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Henry 'Seaman' Dan

Henry 'Seaman Dan

A musical legend

Henry Gibson Dan or Seaman Dan as he is affectionately known, was the ripe age of seventy when he released his first album with music producer, Karl Neuenfeldt. Years on and many albums later, Seaman Dan is probably Australia’s oldest ‘gigging’ musician and recording artist.

Of Melanesian, Polynesian and African-American heritage, Seaman Dan’s music combines blues, hula and jazz with the traditional music of his Torres Strait Islander culture. His combination of ‘ailan’ style music and beautiful baritone voice takes you to a place where you can feel and smell the saltwater breeze.

Seaman Dan has led an adventurous and sometimes dangerous life working as a pearl shell diver, boat skipper, taxi driver and mineral prospector. It was during his time working as a diver that he acquired his lifelong nickname ‘Seaman’ Dan.

The world renowned singing trio the Mills Sisters, also from the Torres Straits, recall the weekend parties at the Batch (the Batchelor Pad) on Thursday Island where Bala (Brother) Seaman was always there with his guitar singing.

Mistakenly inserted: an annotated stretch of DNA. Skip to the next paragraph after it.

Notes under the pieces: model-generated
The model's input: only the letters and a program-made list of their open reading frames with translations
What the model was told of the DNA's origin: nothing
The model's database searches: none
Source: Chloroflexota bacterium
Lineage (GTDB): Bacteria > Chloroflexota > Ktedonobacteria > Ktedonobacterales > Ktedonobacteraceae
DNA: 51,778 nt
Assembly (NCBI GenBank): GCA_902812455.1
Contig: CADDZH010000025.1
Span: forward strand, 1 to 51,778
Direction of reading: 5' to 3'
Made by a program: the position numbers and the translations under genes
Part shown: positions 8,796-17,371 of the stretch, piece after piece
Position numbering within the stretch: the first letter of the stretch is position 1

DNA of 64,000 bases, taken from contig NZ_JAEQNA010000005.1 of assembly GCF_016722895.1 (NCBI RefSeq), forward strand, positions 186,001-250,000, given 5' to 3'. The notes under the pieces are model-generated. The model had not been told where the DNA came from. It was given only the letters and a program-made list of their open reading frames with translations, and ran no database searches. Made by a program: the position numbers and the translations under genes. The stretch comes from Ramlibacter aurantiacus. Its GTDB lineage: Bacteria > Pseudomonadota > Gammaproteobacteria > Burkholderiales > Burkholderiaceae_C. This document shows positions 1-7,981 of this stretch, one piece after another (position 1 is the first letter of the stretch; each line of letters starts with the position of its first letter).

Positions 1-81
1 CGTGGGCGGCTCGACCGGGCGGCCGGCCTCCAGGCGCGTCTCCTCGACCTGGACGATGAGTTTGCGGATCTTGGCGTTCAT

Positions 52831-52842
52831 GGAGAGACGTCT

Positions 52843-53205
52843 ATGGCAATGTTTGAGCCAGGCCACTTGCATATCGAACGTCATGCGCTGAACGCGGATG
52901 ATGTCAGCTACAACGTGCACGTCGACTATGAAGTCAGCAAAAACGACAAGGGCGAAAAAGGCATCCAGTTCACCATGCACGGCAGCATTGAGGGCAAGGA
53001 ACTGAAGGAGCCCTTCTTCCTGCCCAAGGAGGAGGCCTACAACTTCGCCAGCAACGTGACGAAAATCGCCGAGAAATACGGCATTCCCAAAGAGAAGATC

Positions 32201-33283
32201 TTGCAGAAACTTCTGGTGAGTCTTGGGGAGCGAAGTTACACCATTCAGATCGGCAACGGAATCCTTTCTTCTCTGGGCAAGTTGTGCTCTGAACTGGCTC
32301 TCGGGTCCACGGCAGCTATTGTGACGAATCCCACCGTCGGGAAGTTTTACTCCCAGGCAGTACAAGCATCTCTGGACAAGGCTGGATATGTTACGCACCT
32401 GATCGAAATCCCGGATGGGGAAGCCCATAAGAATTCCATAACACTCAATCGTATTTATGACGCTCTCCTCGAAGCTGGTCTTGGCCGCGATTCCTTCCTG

Australian bush legend and fellow musician, Ted Egan met Seaman Dan in the 1950s in Darwin, and they could often be heard singing the night away together at gatherings at 118 Parap Camp, the centre of social and athletic life in those days.

‘He was the genuine article and the blue water man to us and given he was a pearl diver whenever he arrived at a party, you could hear people crying out, stand back you shallow water mob, make way for the deep sea diver.

‘He knew all the pearling songs and those marvelous traditional songs of the Torres Strait, he was a beaut, good looking bloke’. — Ted Egan

His career is an exceptional one, from singing on the veranda in Far North Queensland to featuring at major award ceremonies at the Sydney Opera House. He has netted two ARIA Awards for best world music album, a Red Ochre Award for his contribution to Indigenous music and was still winning major music awards into his eighties.  

Ted Egan remarks on Seaman Dan’s musical career, his entire life has been nothing short of extraordinary and that Australia is indeed a lucky country. As for Seaman Dan, he is humble in his success and recognition late in life and when encouraging young musicians he quietly advises, ‘If this old fella can make it, you can too. Just take things steady, steady.’

You can read more about Seaman Dan’s life and music in his book that he co-authored with Karl Neunfeldt Steady Steady: the life and music of Seaman Dan available from Aboriginal Studies Press.